So the makers of NBC's version made what would usually be unacceptable changes to canon, but which were necessary to make this series tick. The most egregious of these changes is making Dracula a sympathetic figure--done partly through the Coppola method of losing a wife to the machinations of the Order of the Dragon, but compounded on by adding a vengeance twist to his midnight ravaging and rampaging. His quest to make the Order pay for what they've done make him a heroic figure instead of the bastion of darkness Dracula has traditionally been.
While this would typically be a deal-breaker for most die-hard fans, it's acceptable if the novel is mentally divorced from the television show. This isn't Bram Stoker's Dracula, it's a twisty Victorian vampire thriller that just happen's to use the name Dracula for it's main blood-sucker. NBC manages to avoid over-sentimentalization by making Dracula a dark avenging angel. They hold true to the origins of vampires as a darkly romantic monster by not shying away from the violence and power they possess. Yes, Dracula might be a little love-sick, but he is no Edward. At least, not yet. He has no qualms about ripping out throats and chomping on jugulars, doing it in a unflinching manner (that the camera often shockingly rests on) that makes this one of the most gory shows seen on network.
The serialization of the story was reinforced by the character changes, which were surprisingly not terrible, and instead only helped to boost the modernization and extended narration of this version.
The most shocking was the change to Van Helsing, perfectly played in appearance and tone by Thomas Kretschmann. That perfection makes it all the more jarring when he reveals himself as the main ally of Dracula. Having the legendary vampire hunter work with the creature of the night is something that shouldn't work, but there is potential for the two to become a dream team against the Order.
The changing of Mina and Jonathan's careers is another delightful twist. Book-Mina had a drive and verve that lends nicely to her entry into the field of medicine for the series. It's great that they are keeping Johnathan "boring" if only in lip service, and I approve of a newsman in the mix, even if it might not fit him better than the book's use of him as a solicitor. Still, it fits the story the way NBC is telling it, and for that they must have kudos. They've also added another character, Lady Jayne Wetherby, who is a sexy vampire huntress and a sexy sex interest for Dracula. Her inclusion is intriguing, as the hardcore counterpart to idyllic Mina, even if it does feel a little gratuitous.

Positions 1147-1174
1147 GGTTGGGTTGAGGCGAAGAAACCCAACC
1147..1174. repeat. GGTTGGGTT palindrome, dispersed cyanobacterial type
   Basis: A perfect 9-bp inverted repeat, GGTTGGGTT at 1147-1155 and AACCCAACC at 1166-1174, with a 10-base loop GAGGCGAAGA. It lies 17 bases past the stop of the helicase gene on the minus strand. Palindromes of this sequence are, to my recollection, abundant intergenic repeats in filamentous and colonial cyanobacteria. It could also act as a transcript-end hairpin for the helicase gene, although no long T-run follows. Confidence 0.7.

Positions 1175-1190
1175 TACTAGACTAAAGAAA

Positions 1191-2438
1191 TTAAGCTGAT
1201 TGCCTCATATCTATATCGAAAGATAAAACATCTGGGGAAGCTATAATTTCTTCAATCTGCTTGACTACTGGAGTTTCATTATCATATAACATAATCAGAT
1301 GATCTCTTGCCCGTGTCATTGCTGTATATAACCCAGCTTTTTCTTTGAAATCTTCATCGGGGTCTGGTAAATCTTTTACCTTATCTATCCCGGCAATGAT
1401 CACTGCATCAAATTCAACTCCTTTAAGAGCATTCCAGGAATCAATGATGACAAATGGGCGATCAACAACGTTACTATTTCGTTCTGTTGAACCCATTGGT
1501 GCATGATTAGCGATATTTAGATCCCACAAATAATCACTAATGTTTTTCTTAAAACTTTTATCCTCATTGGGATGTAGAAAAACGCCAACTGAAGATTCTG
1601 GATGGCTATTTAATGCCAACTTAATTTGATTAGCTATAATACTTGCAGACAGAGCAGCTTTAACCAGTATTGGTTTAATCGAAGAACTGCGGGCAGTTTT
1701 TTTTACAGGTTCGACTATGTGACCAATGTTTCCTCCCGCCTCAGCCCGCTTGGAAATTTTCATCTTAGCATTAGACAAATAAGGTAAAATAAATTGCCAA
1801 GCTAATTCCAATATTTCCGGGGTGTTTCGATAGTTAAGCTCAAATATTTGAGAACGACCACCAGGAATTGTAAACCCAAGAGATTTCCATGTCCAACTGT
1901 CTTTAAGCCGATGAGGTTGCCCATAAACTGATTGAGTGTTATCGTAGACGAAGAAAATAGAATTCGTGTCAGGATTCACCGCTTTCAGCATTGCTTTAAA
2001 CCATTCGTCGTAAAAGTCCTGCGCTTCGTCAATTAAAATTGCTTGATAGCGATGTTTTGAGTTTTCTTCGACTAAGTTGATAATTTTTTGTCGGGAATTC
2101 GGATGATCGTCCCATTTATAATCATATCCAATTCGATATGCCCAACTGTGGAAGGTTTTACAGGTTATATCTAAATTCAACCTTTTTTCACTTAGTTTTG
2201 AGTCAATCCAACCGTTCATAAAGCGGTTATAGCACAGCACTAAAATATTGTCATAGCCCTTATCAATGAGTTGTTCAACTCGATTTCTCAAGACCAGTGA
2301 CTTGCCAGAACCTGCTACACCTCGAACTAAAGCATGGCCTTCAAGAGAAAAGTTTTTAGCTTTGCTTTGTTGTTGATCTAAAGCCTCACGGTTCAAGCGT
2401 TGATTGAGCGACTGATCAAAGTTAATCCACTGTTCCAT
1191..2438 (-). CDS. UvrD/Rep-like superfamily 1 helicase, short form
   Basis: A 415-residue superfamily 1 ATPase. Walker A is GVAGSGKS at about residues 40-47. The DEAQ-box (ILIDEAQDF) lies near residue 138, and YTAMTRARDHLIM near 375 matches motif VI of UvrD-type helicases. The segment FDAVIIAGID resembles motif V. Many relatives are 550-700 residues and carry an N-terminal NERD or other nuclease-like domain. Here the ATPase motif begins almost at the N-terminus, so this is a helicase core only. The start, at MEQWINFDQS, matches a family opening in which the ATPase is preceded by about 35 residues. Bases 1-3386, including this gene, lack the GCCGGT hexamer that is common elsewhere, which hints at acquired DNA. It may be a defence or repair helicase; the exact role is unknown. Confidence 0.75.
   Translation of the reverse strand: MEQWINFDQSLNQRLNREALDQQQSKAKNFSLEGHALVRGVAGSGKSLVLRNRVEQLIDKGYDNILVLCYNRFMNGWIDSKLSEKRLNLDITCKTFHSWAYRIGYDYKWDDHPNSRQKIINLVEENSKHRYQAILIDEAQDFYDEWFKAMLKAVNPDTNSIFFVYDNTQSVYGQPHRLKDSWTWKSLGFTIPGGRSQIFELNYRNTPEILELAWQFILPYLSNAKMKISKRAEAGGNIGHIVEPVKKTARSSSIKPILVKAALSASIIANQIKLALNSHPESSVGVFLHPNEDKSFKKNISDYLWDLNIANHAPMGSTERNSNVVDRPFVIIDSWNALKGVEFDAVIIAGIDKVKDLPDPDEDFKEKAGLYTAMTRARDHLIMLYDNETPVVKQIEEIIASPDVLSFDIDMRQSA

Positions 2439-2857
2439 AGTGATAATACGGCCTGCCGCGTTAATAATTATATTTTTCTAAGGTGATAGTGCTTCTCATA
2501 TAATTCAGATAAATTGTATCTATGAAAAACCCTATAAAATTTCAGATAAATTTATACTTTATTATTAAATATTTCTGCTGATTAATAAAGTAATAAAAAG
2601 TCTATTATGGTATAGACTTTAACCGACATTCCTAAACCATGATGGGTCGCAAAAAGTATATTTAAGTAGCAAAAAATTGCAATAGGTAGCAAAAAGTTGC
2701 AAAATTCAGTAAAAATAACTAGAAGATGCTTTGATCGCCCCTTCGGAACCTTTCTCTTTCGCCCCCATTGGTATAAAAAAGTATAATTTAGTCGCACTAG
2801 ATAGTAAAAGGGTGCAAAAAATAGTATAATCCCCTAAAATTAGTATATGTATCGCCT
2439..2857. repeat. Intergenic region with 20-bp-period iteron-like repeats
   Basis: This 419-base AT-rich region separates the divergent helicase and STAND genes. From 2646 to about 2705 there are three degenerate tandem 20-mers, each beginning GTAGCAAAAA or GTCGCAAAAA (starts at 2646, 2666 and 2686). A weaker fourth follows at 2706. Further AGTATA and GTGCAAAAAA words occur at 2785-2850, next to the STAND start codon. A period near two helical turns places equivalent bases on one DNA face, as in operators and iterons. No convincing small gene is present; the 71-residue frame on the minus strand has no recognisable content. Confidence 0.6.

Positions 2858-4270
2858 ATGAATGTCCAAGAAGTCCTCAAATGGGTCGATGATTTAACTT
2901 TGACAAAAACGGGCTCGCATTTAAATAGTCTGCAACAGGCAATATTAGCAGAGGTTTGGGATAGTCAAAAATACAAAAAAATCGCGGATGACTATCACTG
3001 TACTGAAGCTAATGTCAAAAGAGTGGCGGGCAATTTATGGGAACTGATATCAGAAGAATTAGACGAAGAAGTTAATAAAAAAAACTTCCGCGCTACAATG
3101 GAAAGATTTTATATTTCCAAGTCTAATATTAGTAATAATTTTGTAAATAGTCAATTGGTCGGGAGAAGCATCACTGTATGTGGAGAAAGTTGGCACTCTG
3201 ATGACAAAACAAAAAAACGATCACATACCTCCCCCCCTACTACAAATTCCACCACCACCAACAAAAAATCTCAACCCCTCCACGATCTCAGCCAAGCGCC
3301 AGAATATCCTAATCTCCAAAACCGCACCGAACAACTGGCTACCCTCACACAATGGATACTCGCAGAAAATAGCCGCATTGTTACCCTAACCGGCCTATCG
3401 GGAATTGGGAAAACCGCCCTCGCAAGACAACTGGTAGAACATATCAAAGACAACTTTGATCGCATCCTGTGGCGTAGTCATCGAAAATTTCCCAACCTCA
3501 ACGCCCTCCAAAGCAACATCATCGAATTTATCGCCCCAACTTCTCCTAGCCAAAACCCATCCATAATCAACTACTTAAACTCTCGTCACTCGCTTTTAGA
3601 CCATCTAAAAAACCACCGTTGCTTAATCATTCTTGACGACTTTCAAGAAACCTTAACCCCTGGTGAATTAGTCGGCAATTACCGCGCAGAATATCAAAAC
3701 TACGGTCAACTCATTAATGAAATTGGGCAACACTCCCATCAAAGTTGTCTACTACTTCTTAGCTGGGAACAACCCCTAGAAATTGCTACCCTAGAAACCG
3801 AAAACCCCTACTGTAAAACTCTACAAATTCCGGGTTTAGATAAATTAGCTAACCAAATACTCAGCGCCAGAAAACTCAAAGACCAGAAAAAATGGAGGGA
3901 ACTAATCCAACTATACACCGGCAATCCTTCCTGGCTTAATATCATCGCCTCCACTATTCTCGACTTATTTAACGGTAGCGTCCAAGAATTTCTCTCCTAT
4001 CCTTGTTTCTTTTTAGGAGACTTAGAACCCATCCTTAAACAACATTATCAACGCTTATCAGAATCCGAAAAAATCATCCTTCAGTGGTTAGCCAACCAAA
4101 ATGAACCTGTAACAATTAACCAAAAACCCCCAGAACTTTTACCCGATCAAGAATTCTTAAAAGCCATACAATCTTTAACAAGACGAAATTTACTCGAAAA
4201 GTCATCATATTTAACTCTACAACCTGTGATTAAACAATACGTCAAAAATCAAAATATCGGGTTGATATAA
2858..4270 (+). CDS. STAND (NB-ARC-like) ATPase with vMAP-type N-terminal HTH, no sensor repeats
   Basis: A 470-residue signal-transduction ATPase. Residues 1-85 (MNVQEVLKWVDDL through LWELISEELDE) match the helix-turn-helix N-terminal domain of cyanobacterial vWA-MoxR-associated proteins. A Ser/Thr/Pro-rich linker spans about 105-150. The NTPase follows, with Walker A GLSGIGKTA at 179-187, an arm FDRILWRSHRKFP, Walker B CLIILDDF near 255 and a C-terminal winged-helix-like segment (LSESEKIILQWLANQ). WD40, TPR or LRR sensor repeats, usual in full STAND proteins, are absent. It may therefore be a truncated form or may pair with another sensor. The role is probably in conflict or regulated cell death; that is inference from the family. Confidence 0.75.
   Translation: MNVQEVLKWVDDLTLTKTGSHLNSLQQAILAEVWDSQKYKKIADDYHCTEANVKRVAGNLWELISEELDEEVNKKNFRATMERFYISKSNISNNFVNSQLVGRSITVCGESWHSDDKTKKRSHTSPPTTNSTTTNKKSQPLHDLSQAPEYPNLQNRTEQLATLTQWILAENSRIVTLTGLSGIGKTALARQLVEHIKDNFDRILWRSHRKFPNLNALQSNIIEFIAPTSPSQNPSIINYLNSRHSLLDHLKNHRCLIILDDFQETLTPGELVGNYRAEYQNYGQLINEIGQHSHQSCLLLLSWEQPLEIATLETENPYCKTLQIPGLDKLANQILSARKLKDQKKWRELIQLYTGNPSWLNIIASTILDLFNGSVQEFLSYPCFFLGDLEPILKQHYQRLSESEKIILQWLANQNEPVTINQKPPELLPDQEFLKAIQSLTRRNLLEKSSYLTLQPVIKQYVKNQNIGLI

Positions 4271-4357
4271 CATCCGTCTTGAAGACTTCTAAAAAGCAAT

The one misstep is Renfield. Hopefully he gets a little more focus and character depth In the novel, Renfield is definitely the most terrifying character, as the twisted human counterpart to Dracula's otherworldly beast. So far, the show uses him as amere manservant, which is a waste
of incredibly rich source material. Perhaps Sleepy Hollow's John Cho can come show him how it's done.
-The Order of the Dragon is apparently seeking power through business motivations of petrol and electricity. The methods and motives are muddled, but at least they are trying. It almost feels like some ham-fisted current political commentary, but surely they wouldn't be that overt and clumsy, right?
-Lucy is a dead ringer for Kiera Knightley, which just makes me want to watch Bend it Like Beckham.
-I'm terribly disappointed in JRM's American accent. It's bordering on too high-pitched and unsettling, and you can tell it's restricting his acting range.
-The spectacle of it all is beautiful. Exactly the atmosphere a Gothic Revival like this should have.